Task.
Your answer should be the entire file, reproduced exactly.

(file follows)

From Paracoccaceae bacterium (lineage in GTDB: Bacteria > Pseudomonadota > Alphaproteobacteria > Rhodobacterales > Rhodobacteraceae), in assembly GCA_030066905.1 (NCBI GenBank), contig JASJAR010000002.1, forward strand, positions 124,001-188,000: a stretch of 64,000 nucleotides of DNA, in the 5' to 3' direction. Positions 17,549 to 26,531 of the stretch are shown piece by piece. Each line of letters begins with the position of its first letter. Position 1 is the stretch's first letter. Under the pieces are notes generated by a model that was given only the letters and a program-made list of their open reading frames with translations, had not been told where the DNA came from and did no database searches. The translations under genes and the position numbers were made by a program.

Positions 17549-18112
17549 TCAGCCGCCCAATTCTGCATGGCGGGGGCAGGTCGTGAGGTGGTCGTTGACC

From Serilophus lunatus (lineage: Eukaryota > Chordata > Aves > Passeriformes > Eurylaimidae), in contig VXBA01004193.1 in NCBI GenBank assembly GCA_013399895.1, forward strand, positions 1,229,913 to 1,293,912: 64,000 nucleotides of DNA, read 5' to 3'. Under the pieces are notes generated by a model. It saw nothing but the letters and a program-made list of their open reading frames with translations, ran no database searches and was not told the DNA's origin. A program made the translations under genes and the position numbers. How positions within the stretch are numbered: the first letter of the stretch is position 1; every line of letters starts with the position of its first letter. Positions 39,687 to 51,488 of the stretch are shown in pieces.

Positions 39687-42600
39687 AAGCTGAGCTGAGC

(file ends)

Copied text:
From Paracoccaceae bacterium (lineage in GTDB: Bacteria > Pseudomonadota > Alphaproteobacteria > Rhodobacterales > Rhodobacteraceae), in assembly GCA_030066905.1 (NCBI GenBank), contig JASJAR010000002.1, forward strand, positions 124,001-188,000: a stretch of 64,000 nucleotides of DNA, in the 5' to 3' direction. Positions 17,549 to 26,531 of the stretch are shown piece by piece. Each line of letters begins with the position of its first letter. Position 1 is the stretch's first letter. Under the pieces are notes generated by a model that was given only the letters and a program-made list of their open reading frames with translations, had not been told where the DNA came from and did no database searches. The translations under genes and the position numbers were made by a program.

Positions 17549-18112
17549 TCAGCCGCCCAATTCTGCATGGCGGGGGCAGGTCGTGAGGTGGTCGTTGACC

From Serilophus lunatus (lineage: Eukaryota > Chordata > Aves > Passeriformes > Eurylaimidae), in contig VXBA01004193.1 in NCBI GenBank assembly GCA_013399895.1, forward strand, positions 1,229,913 to 1,293,912: 64,000 nucleotides of DNA, read 5' to 3'. Under the pieces are notes generated by a model. It saw nothing but the letters and a program-made list of their open reading frames with translations, ran no database searches and was not told the DNA's origin. A program made the translations under genes and the position numbers. How positions within the stretch are numbered: the first letter of the stretch is position 1; every line of letters starts with the position of its first letter. Positions 39,687 to 51,488 of the stretch are shown in pieces.

Positions 39687-42600
39687 AAGCTGAGCTGAGC